The New Testament also clearly indicates that Jesus was truly fully human, yet without sin of course: "For we have not an high priest which cannot be touched with the feeling of our infirmities; but was in all points tempted like as we are, yet without sin." (Hebrews 4:15).

In the Gospel St. John writes, “The Word became flesh” (John 1:14), whilst, in his second epistle he writes: "For many deceivers are entered into the world, who confess not that Jesus Christ is come in the flesh. This is a deceiver and an antichrist. (2 John 7-11).

Throughout the Scriptures we can clearly see that Jesus was indeed human having being immaculately conceived in the virginal womb of the Holy Ever-virgin Mary, through the Holy Spirit. The Holy Scriptures tell us that as Man, the Lord tired, thirsted, hungered, suffered the pains of the Passion and finally truly died on the Cross as Man, so that He could destroy eternal death once and for all  through His own death, the very death we inherited from our forefather Adam as a consequence of the ancestral sin, and thus, through the new Adam, (Christ), we inherited Life everlasting, because as God, having descended into Hades, He resurrected mankind through His own Resurrection. That Jesus Christ is fully human is of great importance to us. This truth tells us that in order to save us, God became one of us. To do so he did not abandon his divinity, but merely, clothed himself with flesh. In fact He became that which He created us to be, He was the Perfect Icon of what it means to be the Image and Likeness of God. 


This dual nature of our Saviour continues as he intercedes for us in heaven: “For there is one God and one mediator between God and men, the man Christ Jesus” (1 Timothy 2:5). Scripture thus implies that Jesus continues to be fully God and fully human—now God in glorified human flesh, and when we partake of the Precious Mysteries, we are partaking of the All-holy Body and Blood of Christ, of which we are sanctified. 

There are many verses in the Holy Scriptures which support the Dogma of the Two Natures of our Lord, Jesus Christ, we only mentioned a few above.

Unfortunately, there where those who opposed this Dogma of the Church and Gospel truth, and believe in one superior nature instead of two natures. The Church condemned this theory and considers it to be a heresy and therefore considers also those who believe this teaching, to be heretics and outside Christ's Church. This heresy is known as the Monophysite Heresy. The phrase Monophysitism is Greek and made up of two words: "Mono" (single) and "physis" (nature). The main Monophysite denominations are as follows:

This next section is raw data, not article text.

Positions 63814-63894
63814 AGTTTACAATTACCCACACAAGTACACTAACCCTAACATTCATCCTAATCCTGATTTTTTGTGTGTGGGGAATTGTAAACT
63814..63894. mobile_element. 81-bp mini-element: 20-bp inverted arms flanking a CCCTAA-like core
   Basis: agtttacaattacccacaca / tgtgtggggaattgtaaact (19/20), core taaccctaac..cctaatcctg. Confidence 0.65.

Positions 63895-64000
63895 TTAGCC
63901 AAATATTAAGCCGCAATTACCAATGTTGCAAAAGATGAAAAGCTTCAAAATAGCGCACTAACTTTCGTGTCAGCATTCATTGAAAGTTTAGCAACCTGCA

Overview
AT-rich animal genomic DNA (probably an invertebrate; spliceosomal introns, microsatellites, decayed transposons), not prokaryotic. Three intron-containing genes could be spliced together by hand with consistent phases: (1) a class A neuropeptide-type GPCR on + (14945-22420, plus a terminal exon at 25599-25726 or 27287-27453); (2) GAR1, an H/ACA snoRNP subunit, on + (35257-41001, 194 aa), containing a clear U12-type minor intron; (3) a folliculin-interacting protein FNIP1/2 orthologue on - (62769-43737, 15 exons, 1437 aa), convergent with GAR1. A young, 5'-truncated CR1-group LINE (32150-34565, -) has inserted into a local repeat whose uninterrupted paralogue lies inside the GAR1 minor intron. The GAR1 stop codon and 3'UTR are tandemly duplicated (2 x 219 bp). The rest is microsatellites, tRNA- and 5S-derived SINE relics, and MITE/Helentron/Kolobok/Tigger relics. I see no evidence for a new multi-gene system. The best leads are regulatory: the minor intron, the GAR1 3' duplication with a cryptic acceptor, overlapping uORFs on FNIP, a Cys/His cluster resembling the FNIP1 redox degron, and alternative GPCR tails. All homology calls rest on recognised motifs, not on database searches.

• Coptic "Orthodox" family of "Churches", namely; Egyptian, Ethiopian and Eritrean.

  • Syrian Jacobite/Oriental "Orthodox" Family of "Churches", including the Malankara "Orthodox" groups. 

  • Certain Armenian groups.

The two wills of our Lord, Jesus Christ. 

           Another Orthodox Dogma of a Christological nature, is the Dogma of the dual wills of our Lord, Jesus Christ. In the Eastern Orthodox Church, we believe that our Saviour was both Perfect Man and Perfect God, in other words that He possessed both a Divine and Human Nature, as we mentioned above. For this reason, it is only natural for the Lord to also have Two wills, Human and Divine. Although this matter may seem very complicated, it is actually not so complicated, especially when we turn to the explanations of the Holy Fathers of the Church.


One of the most well-known explanations on this particular matter is that of St. Maximus the Confessor on his works: “On the Two Wills of Christ in the Agony of Gethsemane”. Although short length, this excellent exposition vastly impacted the Church’s understanding of Christ’s human will by analysing the difficult moment our Lord felt in Gethsemane.